Prevalence and determinants of misreporting among European children in proxy-reported 24 h dietary recalls

Br J Nutr. 2013 Apr 14;109(7):1257-65. doi: 10.1017/S0007114512003194. Epub 2012 Aug 6.


Dietary assessment is strongly affected by misreporting (both under- and over-reporting), which results in measurement error. Knowledge about misreporting is essential to correctly interpret potentially biased associations between diet and health outcomes. In young children, dietary data mainly rely on proxy respondents but little is known about determinants of misreporting here. The present analysis was conducted within the framework of the multi-centre IDEFICS (Identification and prevention of dietary- and lifestyle-induced health effects in children and infants) study and is based on 6101 children aged 2-9 years with 24 h dietary recall (24-HDR) and complete covariate information. Adapted Goldberg cut-offs were applied to classify the 24-HDR as 'over-report', 'plausible report' or 'under-report'. Backward elimination in the course of multi-level logistic regression analyses was conducted to identify factors significantly related to under- and over-reporting. Next to characteristics of the children and parents, social factors and parental concerns/perceptions concerning their child's weight status were considered. Further selective misreporting was addressed, investigating food group intakes commonly perceived as more or less socially desirable. Proportions of under-, plausible and over-reports were 8.0, 88.6 and 3.4 %, respectively. The risk of under-reporting increased with age (OR 1.19, 95 % CI 1.05, 1.83), BMI z-score of the child (OR 1.23, 95 % CI 1.10, 1.37) and household size (OR 1.12, 95 % CI 1.01, 1.25), and was higher in low/medium income groups (OR 1.45, 95 % CI 1.13, 1.86). Over-reporting was negatively associated with BMI z-scores of the child (OR 0.78, 95 % CI 0.69, 0.88) and higher in girls (OR 1.70, 95 % CI 1.27, 2.28). Further social desirability and parental concerns/perceptions seemed to influence the reporting behaviour. Future studies should involve these determinants of misreporting when investigating diet-disease relationships in children to correct for the differential reporting bias.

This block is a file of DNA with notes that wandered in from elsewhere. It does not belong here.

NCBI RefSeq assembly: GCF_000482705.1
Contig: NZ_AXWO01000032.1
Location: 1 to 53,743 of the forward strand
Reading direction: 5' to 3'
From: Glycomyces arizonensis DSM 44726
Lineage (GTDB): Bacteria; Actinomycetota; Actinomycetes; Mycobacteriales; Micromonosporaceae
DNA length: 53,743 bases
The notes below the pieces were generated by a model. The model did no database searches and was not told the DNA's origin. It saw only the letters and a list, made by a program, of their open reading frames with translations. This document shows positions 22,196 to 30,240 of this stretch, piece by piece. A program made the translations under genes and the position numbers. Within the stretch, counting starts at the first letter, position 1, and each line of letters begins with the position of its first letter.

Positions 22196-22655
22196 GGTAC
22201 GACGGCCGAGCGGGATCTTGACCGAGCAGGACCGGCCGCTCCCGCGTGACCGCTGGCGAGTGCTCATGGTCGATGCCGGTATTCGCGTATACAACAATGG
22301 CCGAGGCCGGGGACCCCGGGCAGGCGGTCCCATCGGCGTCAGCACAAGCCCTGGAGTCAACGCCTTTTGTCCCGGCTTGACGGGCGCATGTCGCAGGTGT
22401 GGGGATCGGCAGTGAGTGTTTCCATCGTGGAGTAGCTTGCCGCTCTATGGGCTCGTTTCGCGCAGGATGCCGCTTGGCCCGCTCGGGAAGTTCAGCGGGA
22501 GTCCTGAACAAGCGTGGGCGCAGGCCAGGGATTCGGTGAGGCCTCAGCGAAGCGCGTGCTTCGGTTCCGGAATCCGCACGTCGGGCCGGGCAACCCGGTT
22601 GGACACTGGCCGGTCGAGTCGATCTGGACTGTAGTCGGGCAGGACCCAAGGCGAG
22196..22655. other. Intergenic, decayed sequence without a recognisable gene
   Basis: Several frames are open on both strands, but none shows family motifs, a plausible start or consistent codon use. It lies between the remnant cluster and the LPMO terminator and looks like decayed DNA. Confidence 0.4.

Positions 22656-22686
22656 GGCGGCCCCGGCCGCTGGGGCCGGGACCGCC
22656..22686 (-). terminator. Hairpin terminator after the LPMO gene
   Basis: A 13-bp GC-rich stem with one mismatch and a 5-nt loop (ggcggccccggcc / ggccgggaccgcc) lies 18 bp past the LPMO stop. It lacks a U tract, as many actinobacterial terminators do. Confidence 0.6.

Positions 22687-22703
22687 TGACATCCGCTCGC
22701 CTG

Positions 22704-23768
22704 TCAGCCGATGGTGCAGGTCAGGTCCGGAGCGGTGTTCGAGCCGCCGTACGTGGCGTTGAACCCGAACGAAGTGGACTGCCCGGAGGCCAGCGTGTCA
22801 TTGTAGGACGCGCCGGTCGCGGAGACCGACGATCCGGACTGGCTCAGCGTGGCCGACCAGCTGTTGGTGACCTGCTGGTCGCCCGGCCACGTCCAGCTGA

Publication types

  • Multicenter Study
  • Research Support, Non-U.S. Gov't

MeSH terms

  • Body Mass Index
  • Child
  • Child Behavior*
  • Child Development*
  • Child, Preschool
  • Cross-Sectional Studies
  • Diet / adverse effects*
  • Europe / epidemiology
  • Family Characteristics
  • Female
  • Humans
  • Male
  • Nutrition Assessment
  • Nutrition Disorders / epidemiology*
  • Nutritional Status*
  • Parents*
  • Prevalence
  • Retrospective Studies
  • Self Report
  • Socioeconomic Factors